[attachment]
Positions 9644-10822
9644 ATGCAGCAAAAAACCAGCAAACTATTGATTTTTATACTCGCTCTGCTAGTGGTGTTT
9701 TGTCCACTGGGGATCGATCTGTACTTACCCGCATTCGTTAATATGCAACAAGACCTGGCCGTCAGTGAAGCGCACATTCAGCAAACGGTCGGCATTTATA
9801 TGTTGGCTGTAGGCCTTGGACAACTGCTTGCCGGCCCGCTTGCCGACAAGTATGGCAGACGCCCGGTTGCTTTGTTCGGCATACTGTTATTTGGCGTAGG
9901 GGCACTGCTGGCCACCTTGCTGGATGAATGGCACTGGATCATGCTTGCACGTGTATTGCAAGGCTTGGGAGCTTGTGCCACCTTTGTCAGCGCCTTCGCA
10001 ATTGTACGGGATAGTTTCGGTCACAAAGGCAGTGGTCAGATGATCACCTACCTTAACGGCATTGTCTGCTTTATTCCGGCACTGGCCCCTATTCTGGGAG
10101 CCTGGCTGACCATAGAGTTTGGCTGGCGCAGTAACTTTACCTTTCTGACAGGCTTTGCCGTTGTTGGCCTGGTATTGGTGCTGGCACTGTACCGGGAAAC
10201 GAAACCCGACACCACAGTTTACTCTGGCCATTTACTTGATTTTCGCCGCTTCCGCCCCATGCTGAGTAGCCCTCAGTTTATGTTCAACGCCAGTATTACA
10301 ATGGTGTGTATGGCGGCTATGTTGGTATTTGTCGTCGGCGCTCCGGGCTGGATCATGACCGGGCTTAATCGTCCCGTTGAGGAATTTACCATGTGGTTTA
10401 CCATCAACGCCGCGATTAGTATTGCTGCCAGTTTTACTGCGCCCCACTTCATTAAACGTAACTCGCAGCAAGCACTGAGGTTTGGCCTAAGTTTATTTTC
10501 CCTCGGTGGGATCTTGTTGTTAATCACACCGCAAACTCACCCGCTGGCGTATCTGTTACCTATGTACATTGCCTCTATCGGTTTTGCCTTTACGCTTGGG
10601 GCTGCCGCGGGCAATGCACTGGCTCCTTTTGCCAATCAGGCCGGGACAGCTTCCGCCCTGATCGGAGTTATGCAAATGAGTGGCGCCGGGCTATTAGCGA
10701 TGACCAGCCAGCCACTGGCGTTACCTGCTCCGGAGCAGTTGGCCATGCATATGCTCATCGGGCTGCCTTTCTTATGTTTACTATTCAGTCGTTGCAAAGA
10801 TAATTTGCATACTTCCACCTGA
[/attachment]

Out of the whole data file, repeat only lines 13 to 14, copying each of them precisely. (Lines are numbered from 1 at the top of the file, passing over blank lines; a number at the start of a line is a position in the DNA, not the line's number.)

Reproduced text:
10701 TGACCAGCCAGCCACTGGCGTTACCTGCTCCGGAGCAGTTGGCCATGCATATGCTCATCGGGCTGCCTTTCTTATGTTTACTATTCAGTCGTTGCAAAGA
10801 TAATTTGCATACTTCCACCTGA